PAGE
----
We Owe the World our Attention

And our attention can change the world. Climate change, refugee crisis, nuclear proliferation — what if we could help change all this with one simple shift in our thinking?

We Owe the World our Attention
Photo by Michael Starkie / Unsplash

And our attention can change the world.

There can be no doubt in anyone’s mind that the world is facing some serious crisis at the moment. From climate change, to nuclear proliferation, we are staring down the barrel of the gun we created. We wait for the muzzle flash with our fingers crossed behind our backs.

In this time of strife and worry, it’s easy to seek refuge from the storm. When the world seems dark, it makes sense that the first response for many would be to put up a wall — literally or figuratively. This is a perfectly natural response. It is also a response which will cost us our world.

Within thirty years, the effects of climate change will lead to catastrophic damage to our global civilization. More conservative reports give us a bit more time to act, but whether the damage is complete in thirty or sixty years is an academic concern. Even before catastrophic environmental degradation occurs, there will be massive social impacts from the altering global climate conditions. Once the process reaches a certain point — where the strain on certain environmental systems strain to a breaking point, a spiraling degradation is inevitable.

So, yes, we are plagued by bad news. We are inundated by catastrophe; we are overwhelmed on a daily basis by a fear of the unknown.

We stare into our little screens and absorb a wild milieu of terrible news and fearful predictions: someone’s coming to take our homes, the climate is changing, wars are coming and peace is failing; and there is no place to turn that seems like an escape from it all.

Things are changing, and we’re madly holding onto whatever we can that promises to stay the same.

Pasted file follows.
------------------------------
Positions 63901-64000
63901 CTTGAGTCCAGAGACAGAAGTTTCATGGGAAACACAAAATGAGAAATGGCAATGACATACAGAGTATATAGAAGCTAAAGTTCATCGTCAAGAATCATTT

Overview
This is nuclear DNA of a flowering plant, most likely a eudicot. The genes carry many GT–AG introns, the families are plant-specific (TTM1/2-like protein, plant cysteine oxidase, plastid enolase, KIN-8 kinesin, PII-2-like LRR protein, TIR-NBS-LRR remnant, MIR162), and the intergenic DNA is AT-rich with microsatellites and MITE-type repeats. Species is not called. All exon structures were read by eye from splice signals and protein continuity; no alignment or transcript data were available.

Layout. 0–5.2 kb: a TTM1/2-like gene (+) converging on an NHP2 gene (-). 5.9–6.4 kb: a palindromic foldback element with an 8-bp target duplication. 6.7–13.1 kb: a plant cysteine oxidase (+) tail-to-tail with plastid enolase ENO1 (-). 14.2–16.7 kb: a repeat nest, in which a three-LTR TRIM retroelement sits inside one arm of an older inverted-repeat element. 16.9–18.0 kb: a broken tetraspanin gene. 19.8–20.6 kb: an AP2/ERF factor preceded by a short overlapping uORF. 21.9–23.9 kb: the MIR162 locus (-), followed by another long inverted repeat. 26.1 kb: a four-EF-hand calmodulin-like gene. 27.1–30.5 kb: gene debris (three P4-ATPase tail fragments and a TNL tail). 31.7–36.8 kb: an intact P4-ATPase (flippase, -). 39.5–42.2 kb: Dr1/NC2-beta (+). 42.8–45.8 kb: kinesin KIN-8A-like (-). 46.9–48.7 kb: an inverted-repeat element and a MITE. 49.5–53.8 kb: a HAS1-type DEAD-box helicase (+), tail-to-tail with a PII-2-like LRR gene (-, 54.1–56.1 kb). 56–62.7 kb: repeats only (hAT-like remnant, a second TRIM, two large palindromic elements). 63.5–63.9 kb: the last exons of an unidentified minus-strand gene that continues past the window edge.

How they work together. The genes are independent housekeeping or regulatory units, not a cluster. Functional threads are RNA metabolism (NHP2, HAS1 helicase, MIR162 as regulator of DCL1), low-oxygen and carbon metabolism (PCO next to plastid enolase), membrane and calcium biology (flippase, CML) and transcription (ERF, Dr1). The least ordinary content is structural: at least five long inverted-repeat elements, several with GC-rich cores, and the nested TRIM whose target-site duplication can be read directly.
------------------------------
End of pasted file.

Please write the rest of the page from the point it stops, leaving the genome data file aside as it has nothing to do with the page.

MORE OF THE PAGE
It’s tempting to either hide away, or else to double down on whatever popular belief in our social sphere is dominant.

If your community is worried about immigrants, you’ll probably prioritize that. If your friends all believe that chemtrails are the most dire threat to life and liberty, well, you’ll soon find yourself angry whenever you encounter people who don’t.

What I want to have you remember is that this sort of response is natural; it is human nature to side with the group that surrounds us, this isn’t wrong, it’s just psychology.

But we can do better. And we’ll be happier for the effort.

As thinking beings, it is our responsibility to not go through life on autopilot.

It’s our responsibility not to put our heads in the sand; it’s our responsibility to pay attention to the world around us — and this means being aware of the facts.

This means refusing to accept what we assume be true — whether that truth is one that comes from our friends, our family, our religion, or our political party. We can do this by seeking out wider opinions, by exploring the work of experts, and by forcing ourselves to assume that people who are the loudest, the rudest, the most confrontational… are probably people not worth listening to.

We need to learn not to let those who are adept at bluster rule our lives.

I have plenty of friends who do not wish to vote; or who prioritize political positions based purely on emotional reactions. When I see this, even if I agree with their positions, I instinctually approach with a questioning attitude.

My goal in these circumstances is never to change their minds (if we go into a dialogue with the attitude of convincing someone to alter their opinion, it’s darn-near certain we will only aid in the entrenchment of their belief).

My goal is always to help the people close to me ask better questions. In the end, this aids me, as well, because I also form better questions every time I encounter someone who believes differently than I do.

Paying attention to the world around us is more than simple data-gathering; more than the simple absorption of knowledge, paying attention requires us to actively widen and deepen our understanding of ourselves and the world.

Yes, it can feel overwhelming when we see so many crises. But so many of these are solvable if we work together. Everything from climate change to the effects of globalization are solvable. If we work together as informed individuals, we can alter the shape of things for the better.

So, by “paying attention” I don’t mean to imply that we must merely watch, exhausted and afraid, as the world falls to pieces around us.

To pay attention means being actively engaged — starting with ourselves and working out into our local communities — to explore and question the situations in which we find ourselves.

We must actively seek solutions for the trials that we face. We must participate in the search for solutions. If enough of us realize this in time, disaster will be averted — and, what’s more, a doorway will open to a positive future unlike anything our species has known before.

All it takes is starting with a question.

What do you believe?

Hi there! I’m Odin Halvorson, a librarian, independent scholar, film fanatic, fiction author, and tech enthusiast. If you like my work and want to support me, please consider becoming a paid subscriber for as little as $2.50 a month!

Subscribe for my regular newsletter. No spam, just the big updates.